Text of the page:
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Possible Duplicate:
Ruby Hash with Duplicate Keys?

I defined a hash:

sorted_words = Hash.new(0)
words.each { |word| sorted_words[word]=word.downcase.chars.sort{ |a, b| a.casecmp(b) }.join

Hash does not allow the duplicate keys so if I have keys like cream, scream, scream, it only considers the first two. But I want to also have the third key saved in my Hash with its appropriate value.

This is for an anagram. After the above code I create another hash and, depending on my values from the code, I create multiple arrays with each array having the anagram string.

What could be a solution for such a situation?

share|improve this question

marked as duplicate by the Tin Man, David Grayson, kapa, skolima, Bo Persson Oct 11 '12 at 11:12

This question has been asked before and already has an answer. If those answers do not fully address your question, please ask a new question.

2  
    
What are you trying to accomplish? The sample code appears to be an experiment, but it's not going to do anything except store the letters of the word in a sorted order and overwrite the key, which you found out. – the Tin Man Oct 10 '12 at 2:57
    
@theTinMan Its for anagram. After this i create another hash and depending on my values from the above code i create multiple arrays with each array having the anagram string. – LivingThing Oct 10 '12 at 3:01
    
Then you need to explain that in your question. Show an example of your data, and an example of what you want for your resulting hash. As is, your question will have a short life. – the Tin Man Oct 10 '12 at 3:02
    
Ok, thanks, i have edited the question and updated it with the description – LivingThing Oct 10 '12 at 3:06
up vote 1 down vote accepted

Based on the comment you're looking for an anagram maker, here's the basis for such a beast:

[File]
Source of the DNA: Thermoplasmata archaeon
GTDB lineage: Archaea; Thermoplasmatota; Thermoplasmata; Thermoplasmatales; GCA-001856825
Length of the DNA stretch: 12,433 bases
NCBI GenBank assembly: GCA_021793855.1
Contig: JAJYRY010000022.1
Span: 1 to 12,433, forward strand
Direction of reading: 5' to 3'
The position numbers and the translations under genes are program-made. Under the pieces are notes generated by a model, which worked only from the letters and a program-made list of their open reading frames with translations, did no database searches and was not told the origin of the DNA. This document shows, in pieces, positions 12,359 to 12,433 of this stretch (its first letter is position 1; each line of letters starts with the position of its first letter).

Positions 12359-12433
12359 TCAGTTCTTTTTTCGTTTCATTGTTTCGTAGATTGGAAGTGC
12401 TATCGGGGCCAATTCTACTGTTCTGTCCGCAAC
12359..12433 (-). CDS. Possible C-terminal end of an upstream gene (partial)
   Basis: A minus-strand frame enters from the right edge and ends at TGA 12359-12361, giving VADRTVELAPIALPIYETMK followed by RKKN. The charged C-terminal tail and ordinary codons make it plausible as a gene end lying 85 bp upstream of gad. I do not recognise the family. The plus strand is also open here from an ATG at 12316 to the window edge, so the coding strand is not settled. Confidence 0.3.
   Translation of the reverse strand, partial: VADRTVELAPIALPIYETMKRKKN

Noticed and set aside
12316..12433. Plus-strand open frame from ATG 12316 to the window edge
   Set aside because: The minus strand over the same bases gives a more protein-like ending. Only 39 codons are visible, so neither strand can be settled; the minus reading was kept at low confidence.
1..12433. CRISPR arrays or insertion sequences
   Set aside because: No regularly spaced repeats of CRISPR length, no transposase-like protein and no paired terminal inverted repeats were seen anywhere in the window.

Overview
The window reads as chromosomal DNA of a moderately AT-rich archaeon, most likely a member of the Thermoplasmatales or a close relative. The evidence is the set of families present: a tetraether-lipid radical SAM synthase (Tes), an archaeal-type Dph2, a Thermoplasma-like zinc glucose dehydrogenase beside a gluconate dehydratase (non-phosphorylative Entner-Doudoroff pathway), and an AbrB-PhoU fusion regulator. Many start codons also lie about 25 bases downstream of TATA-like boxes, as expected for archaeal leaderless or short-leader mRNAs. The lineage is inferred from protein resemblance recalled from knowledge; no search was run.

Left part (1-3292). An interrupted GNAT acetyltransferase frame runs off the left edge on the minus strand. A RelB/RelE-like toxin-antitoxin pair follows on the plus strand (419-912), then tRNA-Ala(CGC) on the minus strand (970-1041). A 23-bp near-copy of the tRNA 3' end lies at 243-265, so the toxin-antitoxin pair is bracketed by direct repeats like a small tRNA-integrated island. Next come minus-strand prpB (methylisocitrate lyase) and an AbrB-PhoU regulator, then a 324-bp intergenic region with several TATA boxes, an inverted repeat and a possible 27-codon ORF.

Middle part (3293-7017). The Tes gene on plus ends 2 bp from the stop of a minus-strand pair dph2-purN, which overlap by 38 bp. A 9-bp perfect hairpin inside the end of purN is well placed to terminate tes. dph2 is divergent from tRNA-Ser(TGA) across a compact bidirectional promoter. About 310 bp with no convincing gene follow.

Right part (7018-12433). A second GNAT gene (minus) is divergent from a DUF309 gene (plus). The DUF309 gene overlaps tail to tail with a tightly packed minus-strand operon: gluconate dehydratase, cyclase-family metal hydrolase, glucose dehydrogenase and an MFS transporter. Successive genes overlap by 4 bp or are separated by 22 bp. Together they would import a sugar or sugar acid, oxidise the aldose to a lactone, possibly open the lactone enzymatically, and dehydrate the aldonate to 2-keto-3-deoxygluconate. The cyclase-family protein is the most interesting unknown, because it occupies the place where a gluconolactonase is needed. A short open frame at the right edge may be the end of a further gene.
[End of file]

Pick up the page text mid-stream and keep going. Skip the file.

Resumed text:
require 'pp'
require 'set'

words = %w[cream scream scream creams]

hash = Hash.new{ |h,k| h[k] = Set.new }

words.each do |w|
  hash[w.downcase.split('').sort] << w.downcase
end

pp hash

=> {["a", "c", "e", "m", "r"]=>#<Set: {"cream"}>,
 ["a", "c", "e", "m", "r", "s"]=>#<Set: {"scream", "creams"}>}

Given a set of words, this will create a hash, where each key is the sorted list of the letters in the word. The value associated with that key is a set of words with the same letters.

Because the value is a set, only unique words are stored.

Once that hash is populated, you'll have a dictionary you can use to quickly look up other words. Take a word, break it down the same way the keys are broken down, and use that as the key in a look-up:

puts hash['creams'.downcase.split('').sort].to_a.join(', ')

outputs:

scream, creams

If duplicate (and redundant) words are needed:

require 'pp'
require 'set'

words = %w[cream creams scream scream]

hash = Hash.new{ |h,k| h[k] = [] }

words.each do |w|
  hash[w.downcase.split('').sort] << w.downcase
end

pp hash

=> {["a", "c", "e", "m", "r"]=>["cream"],
 ["a", "c", "e", "m", "r", "s"]=>["creams", "scream", "scream"]}

puts hash['creams'.downcase.split('').sort].to_a.sort.join(', ')

=> creams, scream, scream
share|improve this answer
    
considering you words. I require [[cream][creams,scream,scream]]. Currently through my implementation i am acheiving [[cream][creams,scream]]. The scream is not copied twice because of hash rule. – LivingThing Oct 10 '12 at 3:28
    
Why would you want to have duplicate copies of words? Are you counting them? I added a second example with a tiny change that retains duplicates. – the Tin Man Oct 10 '12 at 3:42

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